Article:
At the other extreme, the United States should reject any notion of removing President Marcos from power, either by organizing a coup against him or by eliminating the aid program. U.S. participation in the coup against President Diem in Vietnam hardly constitutes a promising precedent on which to act in the Philippines. Overthrowing a government we do not like is no more justified in Manila than in Managua. The withholding of funds is unlikely to bring down the Marcos regime, given that the total American military and economic assistance program accounts for only three percent of the Philippines' budget. Cutting off American aid would also harm millions of desperately poor Filipinos who benefit from our assistance. In addition, terminating our assistance could potentially jeopardize our access to the bases, inasmuch as President Marcos might be tempted to take a nationalist tack and close them down, on the grounds that we had violated the base agreement.
Nor would it be useful to legislatively condition our aid on the achievement of essential reforms. Based on our experience with conditionality in El Salvador, the Reagan administration would undoubtedly certify that the prescribed conditions had been met, no matter how little actual progress had occurred. President Marcos could then claim the official American seal of approval, while the democratic opposition would find new evidence for its suspicion that the United States cares more for Marcos than for its country.
In the second presidential debate last October with Walter Mondale, President Reagan claimed that Communism was the only alternative to Ferdinand Marcos. The president's simplistic statement ignores the fact that the real alternative to Communism is not a continuation of the present regime, but a restoration of democracy. Indeed, posing the choice as the president did can only increase the prospects for an eventual Communist victory.
The United States can improve the prospects for democracy by strongly encouraging fundamental economic, political, and military reforms. This will help to destroy the roots of the guerrilla army's appeal and demonstrate to the Filipino people that U.S. policy is designed to help them rather than to embrace their embattled government. We should press for the dismantling of the monopolies that lie at the heart of crony capitalism. The International Monetary Fund and the World Bank are already insisting upon structural economic reform as a condition for new assistance, and the United States should continue to vigorously support that approach.
Specific political reforms should include the repeal of President Marcos's decree-making powers; the reconstitution of an independent elections commission and the resumption of free and fair elections; the revival of a genuinely free press, in which the opposition is assured access to the electronic media; guarantees of free expression and free association, and the restoration of an independent judiciary.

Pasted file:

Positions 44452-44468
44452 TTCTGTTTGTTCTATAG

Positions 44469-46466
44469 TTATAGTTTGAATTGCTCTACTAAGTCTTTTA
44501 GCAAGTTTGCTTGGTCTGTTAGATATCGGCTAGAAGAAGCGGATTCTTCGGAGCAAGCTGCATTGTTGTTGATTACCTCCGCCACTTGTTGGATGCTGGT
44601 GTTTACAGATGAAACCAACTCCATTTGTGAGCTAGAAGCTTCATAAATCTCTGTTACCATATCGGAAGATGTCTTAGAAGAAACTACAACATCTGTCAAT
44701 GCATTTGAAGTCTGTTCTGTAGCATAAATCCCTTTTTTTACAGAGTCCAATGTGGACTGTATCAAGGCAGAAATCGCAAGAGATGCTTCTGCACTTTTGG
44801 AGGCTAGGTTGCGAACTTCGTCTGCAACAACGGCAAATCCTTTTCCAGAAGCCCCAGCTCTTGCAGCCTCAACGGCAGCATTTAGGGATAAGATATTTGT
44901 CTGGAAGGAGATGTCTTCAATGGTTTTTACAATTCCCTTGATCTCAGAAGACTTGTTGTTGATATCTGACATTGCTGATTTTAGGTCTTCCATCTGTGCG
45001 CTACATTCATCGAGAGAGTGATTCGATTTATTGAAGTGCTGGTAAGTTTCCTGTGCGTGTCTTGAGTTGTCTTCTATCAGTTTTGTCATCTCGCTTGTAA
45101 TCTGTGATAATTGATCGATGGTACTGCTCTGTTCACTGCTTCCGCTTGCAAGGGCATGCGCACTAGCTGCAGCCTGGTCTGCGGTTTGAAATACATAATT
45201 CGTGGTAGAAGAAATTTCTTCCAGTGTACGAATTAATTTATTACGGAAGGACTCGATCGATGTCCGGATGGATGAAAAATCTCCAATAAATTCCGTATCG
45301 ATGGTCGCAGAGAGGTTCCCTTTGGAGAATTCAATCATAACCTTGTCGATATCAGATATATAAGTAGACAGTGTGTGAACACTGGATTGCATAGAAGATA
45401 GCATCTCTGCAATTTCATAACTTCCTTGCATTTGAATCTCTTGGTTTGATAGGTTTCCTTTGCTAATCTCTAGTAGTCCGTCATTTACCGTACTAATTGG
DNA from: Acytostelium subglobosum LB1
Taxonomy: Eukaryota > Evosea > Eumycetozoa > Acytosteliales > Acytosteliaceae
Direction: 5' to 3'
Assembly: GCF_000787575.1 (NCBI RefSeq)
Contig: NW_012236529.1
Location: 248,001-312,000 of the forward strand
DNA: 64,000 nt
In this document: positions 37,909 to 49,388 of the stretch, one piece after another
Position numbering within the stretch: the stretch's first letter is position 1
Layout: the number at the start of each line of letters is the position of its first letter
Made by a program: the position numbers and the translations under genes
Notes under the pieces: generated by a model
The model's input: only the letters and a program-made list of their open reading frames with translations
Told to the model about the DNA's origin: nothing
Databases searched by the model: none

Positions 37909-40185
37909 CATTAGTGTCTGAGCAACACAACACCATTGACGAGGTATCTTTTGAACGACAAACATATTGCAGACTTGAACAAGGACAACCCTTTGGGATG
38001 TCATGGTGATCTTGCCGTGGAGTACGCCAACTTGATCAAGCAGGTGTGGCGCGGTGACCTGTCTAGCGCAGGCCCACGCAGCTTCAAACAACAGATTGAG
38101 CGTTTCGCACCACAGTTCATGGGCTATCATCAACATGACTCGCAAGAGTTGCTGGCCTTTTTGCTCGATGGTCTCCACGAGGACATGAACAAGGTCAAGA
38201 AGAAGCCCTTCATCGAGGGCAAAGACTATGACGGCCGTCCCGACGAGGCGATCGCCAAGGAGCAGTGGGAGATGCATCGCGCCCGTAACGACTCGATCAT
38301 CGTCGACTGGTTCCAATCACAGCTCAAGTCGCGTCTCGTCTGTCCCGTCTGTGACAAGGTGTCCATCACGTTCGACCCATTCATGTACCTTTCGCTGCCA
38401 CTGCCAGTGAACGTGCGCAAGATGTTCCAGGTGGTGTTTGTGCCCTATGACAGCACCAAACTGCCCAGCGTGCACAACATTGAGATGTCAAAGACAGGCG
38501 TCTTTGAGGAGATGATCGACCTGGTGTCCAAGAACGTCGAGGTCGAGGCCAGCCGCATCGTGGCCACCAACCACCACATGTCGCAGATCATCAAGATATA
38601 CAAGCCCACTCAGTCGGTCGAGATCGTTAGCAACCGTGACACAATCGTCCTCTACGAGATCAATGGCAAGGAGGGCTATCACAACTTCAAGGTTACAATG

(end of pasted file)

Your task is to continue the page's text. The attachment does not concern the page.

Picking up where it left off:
Finally, the United States should seek an end to military abuses that have driven thousands of Filipinos into the arms of the guerrillas. The Philippine government must be pressured to rigorously improve training and instill discipline and decency in its armed forces. Corrupt officers must be dismissed and a special inspectorate should be created to investigate military corruption and human rights abuses.
To date, the Marcos regime has been unwilling to make politically painful reforms. In the twilight of his career, Marcos seems to be unaware of his country s desperate straits. For one thing, he has said that he will reinstate Chief of Staff Fabian Ver if he is acquitted in the Aquino assassination trial. Such an action would be a signal that President Marcos intends to conduct business as usual, and would probably rule out the chances of any genuine military reform.
The most effective way to persuade President Marcos to initiate reforms and convince the Filipino people that the United States is committed to their economic well-being and political freedom is through the restructuring of the American aid program. Last year Congress, convinced that the problems of the Philippines are primarily social and economic, transferred S43 million of the administration's aid request from military to economic assistance. The shift sent a signal to Marcos that significant reforms would be necessary before additional military assistance would be extended Although Marcos has not yet heeded the message, most Filipinos seemed to regard it as a salutary effort to bring pressure on the Manila government.
President Reagan appears intent on sending a very different signal. One year later, despite the lack of significant reforms, the administration is proposing an extraordinary 150 percent increase in military assistance. Congress should sharply cut this request and sharply increase economic assistance. What's more, military aid should be limited to nonlethal purposes, and economic aid should be largely directed through the Catholic church and private voluntary organizations rather than through the Marcos regime.
There is no guarantee that an American policy structured in this fashion will succeed. But it represents perhaps the only way of influencing events in the Philippines in a manner compatible with both our interests and our ideals.
Stephen J. Solarz was a United States Congressman, representing New York's 13th District from 1975-1993. He was also a visiting professor of international relations at George Washington University and the co-chairman of the American Committee for Peace in the Caucasus.